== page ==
Other problems existed with the international versions of MEC, where even the delights of Nice couldn’t mask the fact that Microsoft sent very much a reserve line-up of speakers to these events. It’s great to hear a product manager who knows their stuff explain the finer details of technology; it’s not so good to hear someone struggle to stay one slide ahead of the audience. Attendees at international versions of TechEd experience this problem today.
The folks who are responsible for the new MEC event face a challenge to recapture the passion, intensity, and commitment of the early conferences. They know that they have to be very different to TechEd, which I understand will continue to feature a small number of Exchange sessions. Another challenge is to achieve balance in the coverage between the technology that people use today (Exchange 2003 through Exchange 2010) and the new features and strengths of the new version of Exchange that’s expected to ship as part of the Office 15 wave. They also have to ensure that unique content is delivered by both Microsoft and external speakers (no reuse of decks from TechEd, for instance) and that the content is at a level that’s unobtainable elsewhere. It’s a tough combination to get right.
I hear that the MEC organizers don’t want to have traditional conference-style sessions where a speaker lectures an essentially passive audience for 75 minutes or so before escaping to the sanctuary of the speaker room. Instead, they’re looking for a much richer set of interactions between everyone who comes to MEC. Transforming expectations of both conference attendees and presenters will be tough, but I think it’s a worthwhile goal.
The folks who filled the gap after Microsoft canned the original MEC won’t be thrilled by this development. Exchange Connections and The Experts Conference have both served the Exchange community well by providing a source of independent knowledge about the product. Microsoft has supported these conferences over the years with sponsorship and speakers and my sources at Microsoft say that they intend to continue this support. However, it is natural to assume that Microsoft will focus much of their attention on their own conference and the suspicion must be that resources will now be directed to MEC.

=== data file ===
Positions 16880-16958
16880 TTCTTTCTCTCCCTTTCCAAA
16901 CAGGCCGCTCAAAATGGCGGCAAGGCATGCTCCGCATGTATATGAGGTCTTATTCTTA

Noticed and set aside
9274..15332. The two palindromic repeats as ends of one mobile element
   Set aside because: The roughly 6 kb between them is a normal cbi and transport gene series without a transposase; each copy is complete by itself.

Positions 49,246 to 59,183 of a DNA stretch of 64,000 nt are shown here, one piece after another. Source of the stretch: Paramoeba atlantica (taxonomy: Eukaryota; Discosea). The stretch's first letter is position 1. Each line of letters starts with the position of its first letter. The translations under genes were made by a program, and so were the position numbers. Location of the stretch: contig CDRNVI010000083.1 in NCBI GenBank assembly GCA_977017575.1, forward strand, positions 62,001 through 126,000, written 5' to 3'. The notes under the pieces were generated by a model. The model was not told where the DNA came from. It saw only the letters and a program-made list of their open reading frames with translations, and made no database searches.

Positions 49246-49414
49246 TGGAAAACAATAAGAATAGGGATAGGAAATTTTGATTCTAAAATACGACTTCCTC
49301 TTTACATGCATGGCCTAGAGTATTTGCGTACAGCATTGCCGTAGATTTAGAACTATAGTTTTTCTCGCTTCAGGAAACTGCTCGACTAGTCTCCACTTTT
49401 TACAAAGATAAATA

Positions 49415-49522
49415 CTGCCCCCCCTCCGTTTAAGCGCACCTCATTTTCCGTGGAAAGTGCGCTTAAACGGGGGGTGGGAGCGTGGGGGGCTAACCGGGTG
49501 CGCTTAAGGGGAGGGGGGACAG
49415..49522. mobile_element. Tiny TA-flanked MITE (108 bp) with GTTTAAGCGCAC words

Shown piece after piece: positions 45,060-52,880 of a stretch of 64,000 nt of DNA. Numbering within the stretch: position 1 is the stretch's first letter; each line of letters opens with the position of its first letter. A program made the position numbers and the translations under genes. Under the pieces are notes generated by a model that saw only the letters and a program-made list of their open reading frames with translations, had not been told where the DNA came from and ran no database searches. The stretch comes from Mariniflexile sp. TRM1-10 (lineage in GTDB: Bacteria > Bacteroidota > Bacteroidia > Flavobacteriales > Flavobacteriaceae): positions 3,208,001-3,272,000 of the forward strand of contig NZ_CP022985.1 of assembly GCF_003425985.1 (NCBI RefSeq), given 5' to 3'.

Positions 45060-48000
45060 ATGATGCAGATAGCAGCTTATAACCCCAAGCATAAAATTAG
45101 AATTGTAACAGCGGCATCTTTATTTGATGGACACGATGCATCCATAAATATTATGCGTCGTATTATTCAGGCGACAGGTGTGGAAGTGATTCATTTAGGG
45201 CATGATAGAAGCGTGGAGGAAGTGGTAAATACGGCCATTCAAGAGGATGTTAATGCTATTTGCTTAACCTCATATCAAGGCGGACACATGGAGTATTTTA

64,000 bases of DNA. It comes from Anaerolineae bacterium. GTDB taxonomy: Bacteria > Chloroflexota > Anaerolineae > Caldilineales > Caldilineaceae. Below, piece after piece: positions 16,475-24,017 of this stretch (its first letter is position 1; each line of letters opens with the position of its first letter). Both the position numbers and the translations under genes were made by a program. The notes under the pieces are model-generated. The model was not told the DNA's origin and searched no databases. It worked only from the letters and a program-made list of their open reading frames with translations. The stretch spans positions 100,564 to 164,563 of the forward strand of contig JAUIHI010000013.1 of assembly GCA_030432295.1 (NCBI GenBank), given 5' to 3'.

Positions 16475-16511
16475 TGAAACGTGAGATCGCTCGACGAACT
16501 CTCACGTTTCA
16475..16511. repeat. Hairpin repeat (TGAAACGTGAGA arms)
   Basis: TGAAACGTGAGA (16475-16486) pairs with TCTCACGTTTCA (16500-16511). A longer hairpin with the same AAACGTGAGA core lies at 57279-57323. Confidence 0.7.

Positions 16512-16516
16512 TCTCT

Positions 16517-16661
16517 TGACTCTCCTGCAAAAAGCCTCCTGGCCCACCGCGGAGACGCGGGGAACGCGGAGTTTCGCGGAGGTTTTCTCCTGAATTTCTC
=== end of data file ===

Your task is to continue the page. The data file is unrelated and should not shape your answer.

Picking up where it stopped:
The potential loss of high-profile Microsoft speakers and other support will create a real headache for the other conferences and might restrict their ability to offer a truly independent view of how to design, deploy, and manage Exchange. We’ll see how the allocation of speakers to conferences proceeds over the next few years. If only because these events don’t feature so much marketing Kool-Aid, I believe that Microsoft will gain value through continued active participation in the independent conferences. SharePoint Connections is a good example of how an independent conference flourishes alongside a very successful Microsoft SharePoint conference. Time will tell in the Exchange space.
We still don’t know the full details about the MEC schedule and the kind of content that will be offered. Microsoft is busily developing plans and will publish information as it becomes available. At that time, you can make your own choice whether to come along to witness the rebirth of MEC. I rather think that I’ll be there…